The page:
Let’s break the process down into separate steps:

1. Be glad (verses 4, 5). God wouldn’t tell us to be glad if it weren’t possible. Why can we be glad? Because we have a relationship with God.

2. Be gentle with others (verse 5). Many times, when we get worried and anxious, we tend to easily and quickly lose our cool. We treat others somewhat rudely or impatiently—especially the ones we love the most—but Paul says that we should be gentle, especially when we’re being pressed by problems.

3. Don’t worry about anything, but pray about everything (verse 6). Again Paul encourages us not to worry about anything, but to engage and strengthen our existing relationship with God.

4. With a thankful attitude, tell God the things you’re worried about (verse 6). God is your Father. He knows your heart and cares about the things you’re going through. He truly wants to know stuff you’re worried about, so go ahead and unload. He can take all your mess and heat.

5. Our being connected to Christ through a real relationship will allow us to be blessed with peace that no one can understand (verse 7). This peace will control the way we think and feel.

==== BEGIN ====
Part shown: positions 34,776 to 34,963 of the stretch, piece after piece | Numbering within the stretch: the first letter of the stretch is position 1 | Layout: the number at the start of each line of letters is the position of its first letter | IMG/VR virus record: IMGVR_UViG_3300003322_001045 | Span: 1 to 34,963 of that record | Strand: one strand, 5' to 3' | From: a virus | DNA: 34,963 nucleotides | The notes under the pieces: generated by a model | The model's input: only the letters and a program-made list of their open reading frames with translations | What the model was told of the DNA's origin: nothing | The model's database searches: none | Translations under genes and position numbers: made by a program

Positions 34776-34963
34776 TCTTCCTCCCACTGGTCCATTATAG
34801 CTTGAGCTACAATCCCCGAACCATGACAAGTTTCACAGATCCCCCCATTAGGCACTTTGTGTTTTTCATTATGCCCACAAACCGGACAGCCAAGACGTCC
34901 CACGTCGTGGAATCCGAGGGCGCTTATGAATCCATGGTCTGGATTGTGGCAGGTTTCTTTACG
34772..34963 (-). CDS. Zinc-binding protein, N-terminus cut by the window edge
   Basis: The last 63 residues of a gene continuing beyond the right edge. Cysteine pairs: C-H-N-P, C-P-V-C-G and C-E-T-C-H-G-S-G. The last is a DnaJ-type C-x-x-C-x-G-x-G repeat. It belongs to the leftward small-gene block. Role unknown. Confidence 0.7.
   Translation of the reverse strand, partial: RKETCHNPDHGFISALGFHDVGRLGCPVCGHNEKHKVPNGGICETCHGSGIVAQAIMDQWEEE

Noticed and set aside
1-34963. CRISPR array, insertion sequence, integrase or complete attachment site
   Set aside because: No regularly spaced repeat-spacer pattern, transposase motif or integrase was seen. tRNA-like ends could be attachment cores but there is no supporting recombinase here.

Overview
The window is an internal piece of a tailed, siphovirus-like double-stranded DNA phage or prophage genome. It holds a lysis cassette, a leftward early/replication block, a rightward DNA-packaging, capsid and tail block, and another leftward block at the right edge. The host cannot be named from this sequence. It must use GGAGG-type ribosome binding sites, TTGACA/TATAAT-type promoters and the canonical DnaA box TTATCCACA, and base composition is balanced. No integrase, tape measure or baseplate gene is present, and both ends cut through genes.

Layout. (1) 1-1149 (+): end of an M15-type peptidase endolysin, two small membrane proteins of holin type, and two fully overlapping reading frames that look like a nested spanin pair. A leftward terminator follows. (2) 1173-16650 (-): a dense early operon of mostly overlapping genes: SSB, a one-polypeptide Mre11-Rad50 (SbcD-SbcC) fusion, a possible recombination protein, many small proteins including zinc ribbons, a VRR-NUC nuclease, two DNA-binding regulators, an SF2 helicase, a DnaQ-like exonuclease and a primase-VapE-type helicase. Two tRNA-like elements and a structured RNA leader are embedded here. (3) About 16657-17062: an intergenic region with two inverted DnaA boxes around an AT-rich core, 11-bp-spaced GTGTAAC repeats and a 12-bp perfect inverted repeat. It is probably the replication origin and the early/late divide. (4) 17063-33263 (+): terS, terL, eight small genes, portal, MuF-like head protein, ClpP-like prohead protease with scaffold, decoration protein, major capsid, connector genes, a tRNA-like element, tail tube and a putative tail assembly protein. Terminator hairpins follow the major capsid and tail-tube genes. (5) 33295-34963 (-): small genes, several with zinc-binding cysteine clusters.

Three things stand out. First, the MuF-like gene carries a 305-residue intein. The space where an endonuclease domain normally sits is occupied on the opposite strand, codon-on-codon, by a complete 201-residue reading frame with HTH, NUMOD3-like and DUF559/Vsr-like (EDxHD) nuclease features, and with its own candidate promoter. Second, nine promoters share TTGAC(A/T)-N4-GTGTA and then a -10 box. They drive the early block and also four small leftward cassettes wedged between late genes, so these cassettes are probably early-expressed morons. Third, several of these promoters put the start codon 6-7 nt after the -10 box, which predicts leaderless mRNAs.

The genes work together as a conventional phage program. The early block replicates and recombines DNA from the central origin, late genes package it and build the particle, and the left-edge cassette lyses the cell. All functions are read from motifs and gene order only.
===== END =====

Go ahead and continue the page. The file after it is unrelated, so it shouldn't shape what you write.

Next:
6. Keep being glad (verse 8). Basically, repeat step 1.

I hope you learned some important stuff today about how we should and shouldn’t respond when we’re stressed with the storms of life. God is longing to have a connection with us at all times so we can lean on, and unload on, Him. Get to know Jesus and then tell Him your troubles. He’s ready and waiting. The choice is up to you. Jesus doesn’t want you to be anxious about anything.

Until next time, remember these things: God’s way is always the best way. Life is full of decisions, so make yours good ones. Put God first in your life, and you can’t go wrong.

Feel free to contact me: you can e-mail me at; or you can keep up with me on Facebook; or you can read more of my stuff on Miranda Writes, at

In Christ,
Omar Miranda, editor, Insight Magazine

* Scripture quotations identified CEV are from the Contemporary English Version. Copyright © American Bible Society 1991, 1995. Used by permission.

Omar Miranda is the editor/director of Insight Ministries and a Christian counselor and with more than 20 years’ experience working with youth in public and private middle and high schools. He’s married and has two kids. He enjoys teaching the youth at his church, reading, writing, gardening, and camping. He’s a recovering knucklehead who spent a lot of time in the past doing stupid stuff away from God. He’s been back with God for years now and is eager to share what he’s learned from his experiences by answering any questions you may have about life, the Christian life, Jesus, spiritual matters, and relationships in his column, Miranda Writes.